Many of the CPTPP members are heavily dependent on trade with China, but the country’s increasingly poor image in some nations may make it harder to agree on entry. Concerns over labour practices, state-owned companies and its economic confrontation with America also loom as potential roadblocks for entry.

If it does join, China would become the largest economy in the partnership and further cement its position at the centre of trade and investment in the region. 

Beijing already helped lead a separate regional trade deal known as RCEP to a successful conclusion last year, but joining the CPTPP would require it to make additional concessions and gain the agreement of all 11 members — US allies, including Australia, Canada and Japan, countries with which it has increasingly difficult relations.

That Chinese success with regional US partners has prompted some in Washington to start pushing the Biden administration to return to the deal, or at least to re-engage on trade with the region.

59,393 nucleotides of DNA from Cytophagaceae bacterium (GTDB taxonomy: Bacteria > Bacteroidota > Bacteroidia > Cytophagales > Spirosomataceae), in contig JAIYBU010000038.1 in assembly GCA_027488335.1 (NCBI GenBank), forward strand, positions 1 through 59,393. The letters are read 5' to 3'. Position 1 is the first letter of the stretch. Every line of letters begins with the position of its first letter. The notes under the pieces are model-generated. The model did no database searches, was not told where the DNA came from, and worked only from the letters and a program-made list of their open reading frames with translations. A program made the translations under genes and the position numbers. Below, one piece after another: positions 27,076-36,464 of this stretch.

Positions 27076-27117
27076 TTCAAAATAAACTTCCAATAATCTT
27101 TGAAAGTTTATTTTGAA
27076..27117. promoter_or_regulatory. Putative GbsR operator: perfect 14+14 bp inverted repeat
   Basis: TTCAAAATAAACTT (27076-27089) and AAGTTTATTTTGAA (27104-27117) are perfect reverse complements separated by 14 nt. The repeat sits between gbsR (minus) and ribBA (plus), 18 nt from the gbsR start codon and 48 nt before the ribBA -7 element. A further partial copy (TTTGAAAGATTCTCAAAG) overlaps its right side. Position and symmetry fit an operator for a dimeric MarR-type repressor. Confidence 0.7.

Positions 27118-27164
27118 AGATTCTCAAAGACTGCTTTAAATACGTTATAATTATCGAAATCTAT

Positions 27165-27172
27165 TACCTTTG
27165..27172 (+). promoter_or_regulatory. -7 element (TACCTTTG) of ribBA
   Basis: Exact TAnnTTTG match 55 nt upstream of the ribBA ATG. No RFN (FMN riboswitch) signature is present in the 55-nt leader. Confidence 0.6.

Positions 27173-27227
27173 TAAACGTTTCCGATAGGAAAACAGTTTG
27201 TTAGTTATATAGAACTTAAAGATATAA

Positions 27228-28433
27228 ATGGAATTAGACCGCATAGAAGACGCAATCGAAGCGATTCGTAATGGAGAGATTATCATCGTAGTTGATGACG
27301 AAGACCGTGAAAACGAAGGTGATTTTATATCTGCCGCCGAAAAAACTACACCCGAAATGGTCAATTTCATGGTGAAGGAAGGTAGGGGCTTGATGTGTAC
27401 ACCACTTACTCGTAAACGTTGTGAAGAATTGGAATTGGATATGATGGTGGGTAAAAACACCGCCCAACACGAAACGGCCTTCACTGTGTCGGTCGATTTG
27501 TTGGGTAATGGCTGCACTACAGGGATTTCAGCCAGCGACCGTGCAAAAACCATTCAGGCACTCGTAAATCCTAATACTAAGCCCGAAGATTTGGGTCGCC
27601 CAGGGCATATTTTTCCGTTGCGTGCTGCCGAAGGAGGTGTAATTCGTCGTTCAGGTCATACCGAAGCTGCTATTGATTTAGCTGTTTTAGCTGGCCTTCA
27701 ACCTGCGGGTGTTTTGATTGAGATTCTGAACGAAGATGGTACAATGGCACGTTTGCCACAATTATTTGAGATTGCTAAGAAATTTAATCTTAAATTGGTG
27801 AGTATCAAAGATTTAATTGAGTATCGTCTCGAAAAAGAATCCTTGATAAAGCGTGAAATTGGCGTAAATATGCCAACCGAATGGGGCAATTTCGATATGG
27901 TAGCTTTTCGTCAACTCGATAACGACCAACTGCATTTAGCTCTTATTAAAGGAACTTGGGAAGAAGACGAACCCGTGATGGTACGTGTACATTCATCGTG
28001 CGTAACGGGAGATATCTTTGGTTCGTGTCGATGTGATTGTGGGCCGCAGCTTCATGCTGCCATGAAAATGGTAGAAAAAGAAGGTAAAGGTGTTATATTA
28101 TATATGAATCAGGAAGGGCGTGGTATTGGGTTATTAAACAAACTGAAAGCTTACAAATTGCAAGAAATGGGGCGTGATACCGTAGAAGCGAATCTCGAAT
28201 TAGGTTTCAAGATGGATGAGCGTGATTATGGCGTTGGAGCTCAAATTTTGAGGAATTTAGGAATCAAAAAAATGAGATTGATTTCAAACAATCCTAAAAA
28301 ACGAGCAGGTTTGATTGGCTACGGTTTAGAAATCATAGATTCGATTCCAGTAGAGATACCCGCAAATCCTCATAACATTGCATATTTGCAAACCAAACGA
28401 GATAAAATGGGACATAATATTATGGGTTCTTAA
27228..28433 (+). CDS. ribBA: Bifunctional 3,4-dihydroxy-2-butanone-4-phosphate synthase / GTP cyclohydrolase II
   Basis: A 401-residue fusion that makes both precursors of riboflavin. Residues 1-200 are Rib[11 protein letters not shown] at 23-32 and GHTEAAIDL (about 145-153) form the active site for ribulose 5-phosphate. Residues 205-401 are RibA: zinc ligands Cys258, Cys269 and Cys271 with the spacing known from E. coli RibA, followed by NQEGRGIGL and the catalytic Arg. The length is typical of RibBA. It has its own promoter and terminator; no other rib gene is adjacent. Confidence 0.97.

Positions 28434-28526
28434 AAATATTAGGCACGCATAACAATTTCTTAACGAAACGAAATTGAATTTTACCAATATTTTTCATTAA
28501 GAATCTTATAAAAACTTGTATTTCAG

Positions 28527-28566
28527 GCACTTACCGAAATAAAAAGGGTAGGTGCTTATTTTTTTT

“We must deepen our engagement in the Asia-Pacific or risk losing US allies there to China’s predations,” Senator Michael Crapo told U.S. Trade Representative Katherine Tai last week. “We must start thinking about how to modernise the TPP or what other structures we can use for US engagement in the Asia-Pacific. We cannot simply take a time-out from the region.”

He was one of several lawmakers to push Tai on the topic of CPTPP last week. In her confirmation, Tai wasn’t particularly positive about the deal.

“The basic formula of TPP, which was to work with our partners with whom we have very important shared interest economically and strategically, and with the challenge of China in mind, is still a sound formula,” she said in February. But “a lot has changed in the world in the past five or six years.”